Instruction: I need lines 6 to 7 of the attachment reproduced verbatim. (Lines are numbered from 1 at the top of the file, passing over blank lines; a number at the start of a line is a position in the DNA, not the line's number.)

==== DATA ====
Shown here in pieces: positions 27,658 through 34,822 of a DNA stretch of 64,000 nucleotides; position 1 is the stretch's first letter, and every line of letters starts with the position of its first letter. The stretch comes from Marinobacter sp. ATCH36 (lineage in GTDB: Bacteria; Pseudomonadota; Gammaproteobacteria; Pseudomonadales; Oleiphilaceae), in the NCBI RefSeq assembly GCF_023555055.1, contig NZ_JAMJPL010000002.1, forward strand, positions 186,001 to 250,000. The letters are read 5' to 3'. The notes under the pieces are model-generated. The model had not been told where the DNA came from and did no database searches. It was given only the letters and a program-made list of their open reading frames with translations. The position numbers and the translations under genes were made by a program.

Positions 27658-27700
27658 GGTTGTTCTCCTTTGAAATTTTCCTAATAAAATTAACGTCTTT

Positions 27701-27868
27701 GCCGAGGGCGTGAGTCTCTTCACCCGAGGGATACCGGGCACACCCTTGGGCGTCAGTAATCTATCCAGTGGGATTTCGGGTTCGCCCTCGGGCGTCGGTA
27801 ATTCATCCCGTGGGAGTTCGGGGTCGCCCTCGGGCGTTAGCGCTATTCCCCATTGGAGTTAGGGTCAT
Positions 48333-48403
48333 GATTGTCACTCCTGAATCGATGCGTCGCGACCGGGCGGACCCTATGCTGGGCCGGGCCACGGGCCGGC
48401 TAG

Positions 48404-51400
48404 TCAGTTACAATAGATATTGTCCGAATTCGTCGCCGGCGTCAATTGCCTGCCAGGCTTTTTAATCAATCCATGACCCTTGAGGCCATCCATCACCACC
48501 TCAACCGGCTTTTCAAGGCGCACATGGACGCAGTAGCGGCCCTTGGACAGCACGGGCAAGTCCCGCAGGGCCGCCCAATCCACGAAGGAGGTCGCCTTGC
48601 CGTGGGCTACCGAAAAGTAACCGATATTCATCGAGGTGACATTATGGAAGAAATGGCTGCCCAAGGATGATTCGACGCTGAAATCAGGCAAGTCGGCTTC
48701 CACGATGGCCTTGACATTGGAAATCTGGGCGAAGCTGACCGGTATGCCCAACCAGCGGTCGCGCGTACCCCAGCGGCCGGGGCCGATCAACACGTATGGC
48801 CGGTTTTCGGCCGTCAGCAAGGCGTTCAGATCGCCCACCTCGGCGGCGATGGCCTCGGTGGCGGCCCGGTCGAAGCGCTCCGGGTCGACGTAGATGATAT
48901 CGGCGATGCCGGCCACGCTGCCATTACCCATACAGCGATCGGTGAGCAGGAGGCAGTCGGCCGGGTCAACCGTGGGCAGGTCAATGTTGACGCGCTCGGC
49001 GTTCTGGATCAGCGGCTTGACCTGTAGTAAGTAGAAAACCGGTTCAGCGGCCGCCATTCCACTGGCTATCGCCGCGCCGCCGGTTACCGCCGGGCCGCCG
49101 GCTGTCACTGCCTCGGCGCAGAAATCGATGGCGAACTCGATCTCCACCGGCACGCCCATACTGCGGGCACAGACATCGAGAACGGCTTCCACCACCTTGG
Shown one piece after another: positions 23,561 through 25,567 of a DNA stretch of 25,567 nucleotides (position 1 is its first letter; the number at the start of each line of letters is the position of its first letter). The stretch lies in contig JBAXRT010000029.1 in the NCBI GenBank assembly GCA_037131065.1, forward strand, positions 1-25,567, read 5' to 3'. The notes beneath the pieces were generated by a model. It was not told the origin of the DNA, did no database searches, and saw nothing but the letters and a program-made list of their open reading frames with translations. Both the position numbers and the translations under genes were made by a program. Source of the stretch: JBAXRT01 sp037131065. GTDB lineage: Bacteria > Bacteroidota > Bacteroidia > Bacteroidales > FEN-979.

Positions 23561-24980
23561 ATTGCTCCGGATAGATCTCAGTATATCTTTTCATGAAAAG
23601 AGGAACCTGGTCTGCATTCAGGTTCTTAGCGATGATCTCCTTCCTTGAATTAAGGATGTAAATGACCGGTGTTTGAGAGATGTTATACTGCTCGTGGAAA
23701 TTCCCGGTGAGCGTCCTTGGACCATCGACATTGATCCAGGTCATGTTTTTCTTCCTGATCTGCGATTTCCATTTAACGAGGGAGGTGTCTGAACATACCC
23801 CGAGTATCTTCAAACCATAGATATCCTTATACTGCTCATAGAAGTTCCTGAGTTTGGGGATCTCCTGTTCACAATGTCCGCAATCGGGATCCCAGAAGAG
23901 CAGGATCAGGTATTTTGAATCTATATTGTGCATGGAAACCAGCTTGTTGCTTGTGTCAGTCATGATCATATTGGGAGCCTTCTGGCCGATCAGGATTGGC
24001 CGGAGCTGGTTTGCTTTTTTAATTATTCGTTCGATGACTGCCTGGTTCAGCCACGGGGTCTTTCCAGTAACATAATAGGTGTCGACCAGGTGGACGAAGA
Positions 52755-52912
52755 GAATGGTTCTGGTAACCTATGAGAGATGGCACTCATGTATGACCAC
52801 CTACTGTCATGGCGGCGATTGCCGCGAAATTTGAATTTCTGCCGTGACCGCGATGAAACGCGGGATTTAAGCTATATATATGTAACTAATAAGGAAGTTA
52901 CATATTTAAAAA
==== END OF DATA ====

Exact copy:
27801 ATTCATCCCGTGGGAGTTCGGGGTCGCCCTCGGGCGTTAGCGCTATTCCCCATTGGAGTTAGGGTCAT
Positions 48333-48403